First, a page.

representation Rtr from the training instances. In the test
phase, given test data X̂ and the row transformation matrix B,
we can obtain the shared component Ẑ according to Eq. (4).
The private component is written as Ŝ = B X̂. Therefore,
the augmented representation for test data is Rts = [Ẑ; Ŝ],
the class of an unseen data instance can be determined by
arg maxj (W > Rts + b)j , where b is bias vector.
3
3.1
where Y1 , Y2 are the Lagrangian multipliers, hX, Y i =
tr(X > Y ) is the inner product between two matrices, and µ1 ,
µ2 are two non-negative penalty parameters. Due to the separable structure of the objective function in Eq. (7), the optimization to problem (7) can be carried out on each variable
separately with others fixed. The optimization procedure is
described in Algorithm 1.
Now, we investigate an update rule for each variable among
Z, B, J, K while fixing the other variables.
Update Z with the others fixed:
Z ∗ = (µ1 I +X > X)−1 X > (X − BX) + µ1 J − Y1 . (8)
Update B with the others fixed:
B ∗ = (X − XZ)X > + µ2 K − Y2 (µ2 I + XX > )−1 .
(9)
Update J with the others fixed:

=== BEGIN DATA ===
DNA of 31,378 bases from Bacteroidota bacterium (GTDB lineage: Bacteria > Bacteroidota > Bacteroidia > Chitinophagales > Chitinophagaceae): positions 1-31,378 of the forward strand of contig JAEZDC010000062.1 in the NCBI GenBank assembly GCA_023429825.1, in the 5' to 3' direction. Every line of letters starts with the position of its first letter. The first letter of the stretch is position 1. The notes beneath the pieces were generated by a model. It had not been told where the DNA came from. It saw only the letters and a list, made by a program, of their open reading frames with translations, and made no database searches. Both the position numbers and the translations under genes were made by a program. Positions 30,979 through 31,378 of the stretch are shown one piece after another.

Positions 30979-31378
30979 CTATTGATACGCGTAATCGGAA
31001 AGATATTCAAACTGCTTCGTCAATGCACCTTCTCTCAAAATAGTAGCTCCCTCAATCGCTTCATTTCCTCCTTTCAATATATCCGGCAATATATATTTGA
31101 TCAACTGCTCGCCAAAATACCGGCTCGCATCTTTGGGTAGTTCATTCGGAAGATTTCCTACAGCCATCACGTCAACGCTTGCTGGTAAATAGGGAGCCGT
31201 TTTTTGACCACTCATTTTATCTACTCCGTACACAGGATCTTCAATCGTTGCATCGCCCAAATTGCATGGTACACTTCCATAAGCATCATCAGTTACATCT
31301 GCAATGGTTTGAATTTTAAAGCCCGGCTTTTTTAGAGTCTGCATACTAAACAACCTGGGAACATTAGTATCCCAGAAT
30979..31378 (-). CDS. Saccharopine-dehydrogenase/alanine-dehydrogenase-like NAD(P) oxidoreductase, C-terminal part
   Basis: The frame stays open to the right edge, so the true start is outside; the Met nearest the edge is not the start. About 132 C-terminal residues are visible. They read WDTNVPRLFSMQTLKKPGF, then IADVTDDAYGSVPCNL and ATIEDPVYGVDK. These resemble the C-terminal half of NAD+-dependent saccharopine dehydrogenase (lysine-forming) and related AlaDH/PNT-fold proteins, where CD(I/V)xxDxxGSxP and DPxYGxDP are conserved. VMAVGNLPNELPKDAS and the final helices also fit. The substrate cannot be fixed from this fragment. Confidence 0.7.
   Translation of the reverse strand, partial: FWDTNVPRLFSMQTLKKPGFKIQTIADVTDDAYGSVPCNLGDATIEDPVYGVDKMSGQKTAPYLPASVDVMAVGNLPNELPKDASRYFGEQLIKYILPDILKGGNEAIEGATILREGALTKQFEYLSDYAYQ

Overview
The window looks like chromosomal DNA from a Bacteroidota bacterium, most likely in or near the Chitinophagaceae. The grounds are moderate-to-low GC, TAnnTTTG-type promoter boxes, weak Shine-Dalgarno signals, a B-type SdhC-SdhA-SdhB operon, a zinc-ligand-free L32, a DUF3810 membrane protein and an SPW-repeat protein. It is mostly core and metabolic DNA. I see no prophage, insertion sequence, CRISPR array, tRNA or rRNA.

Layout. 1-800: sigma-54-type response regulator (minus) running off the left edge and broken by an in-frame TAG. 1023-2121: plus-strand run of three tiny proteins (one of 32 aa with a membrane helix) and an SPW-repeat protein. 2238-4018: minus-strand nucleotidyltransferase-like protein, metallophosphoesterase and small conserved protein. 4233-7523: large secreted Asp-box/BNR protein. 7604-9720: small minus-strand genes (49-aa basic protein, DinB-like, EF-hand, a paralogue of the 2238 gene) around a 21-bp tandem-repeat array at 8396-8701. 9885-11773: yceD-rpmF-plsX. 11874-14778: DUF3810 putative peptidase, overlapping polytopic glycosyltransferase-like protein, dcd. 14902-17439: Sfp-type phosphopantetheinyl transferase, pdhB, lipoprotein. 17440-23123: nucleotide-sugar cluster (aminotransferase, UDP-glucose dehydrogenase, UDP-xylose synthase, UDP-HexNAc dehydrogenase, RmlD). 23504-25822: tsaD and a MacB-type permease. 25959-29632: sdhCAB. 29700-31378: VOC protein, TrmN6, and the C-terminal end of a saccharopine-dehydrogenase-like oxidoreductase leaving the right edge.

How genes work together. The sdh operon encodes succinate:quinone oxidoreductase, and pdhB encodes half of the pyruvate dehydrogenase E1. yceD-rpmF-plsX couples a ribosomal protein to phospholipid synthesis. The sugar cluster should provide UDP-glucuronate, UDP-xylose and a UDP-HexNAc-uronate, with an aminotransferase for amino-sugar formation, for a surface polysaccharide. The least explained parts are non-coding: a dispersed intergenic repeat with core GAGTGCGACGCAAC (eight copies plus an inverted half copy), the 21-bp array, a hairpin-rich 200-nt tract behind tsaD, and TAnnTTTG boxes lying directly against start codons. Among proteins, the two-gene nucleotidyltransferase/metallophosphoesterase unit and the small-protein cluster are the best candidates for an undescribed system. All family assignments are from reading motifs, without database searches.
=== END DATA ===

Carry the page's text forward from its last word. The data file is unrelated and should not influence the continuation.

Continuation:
Optimization
Algorithm
The optimization problem (4) is challenging due to the simultaneous low-rank and group-structured sparsity regularizations in the objective function. To address this problem,
J ∗ = arg min
J
3440
λ1
1
1 2
||J||∗ + J − Z −
Y1 F .
µ1
2
µ1
(10)
Update K with the others fixed:
λ2
Ω(K) +
µ2
K ∗ = arg min
K
1
K − B − 1 Y2 2 .
F
2
µ2
Proof. The solution of Eq. (11) involves alternative optimization of Kw and τj,i .
(11)
−1
λ2
Y2,w Π+I
Bw +
µ2
µ2
λ2 −1
Y2,w ≤ 2 Π
Bw +
.
µ2
µ2
Kw = 2
Note that both Eqs. (8) and (9) give closed-form solutions to
Z and B, so they achieve global minima in each iteration.
Meanwhile, Eq. (10) can be solved via the singular value
thresholding (SVT) operator [Cai et al., 2010] which guarantees the rank of J to reduce until convergence. However,
due to the group-structured sparsity regularization, Eq. (11)
poses a non-smooth and non-trivial optimization problem. To
simplify the optimization of Eq. (11), we seek the following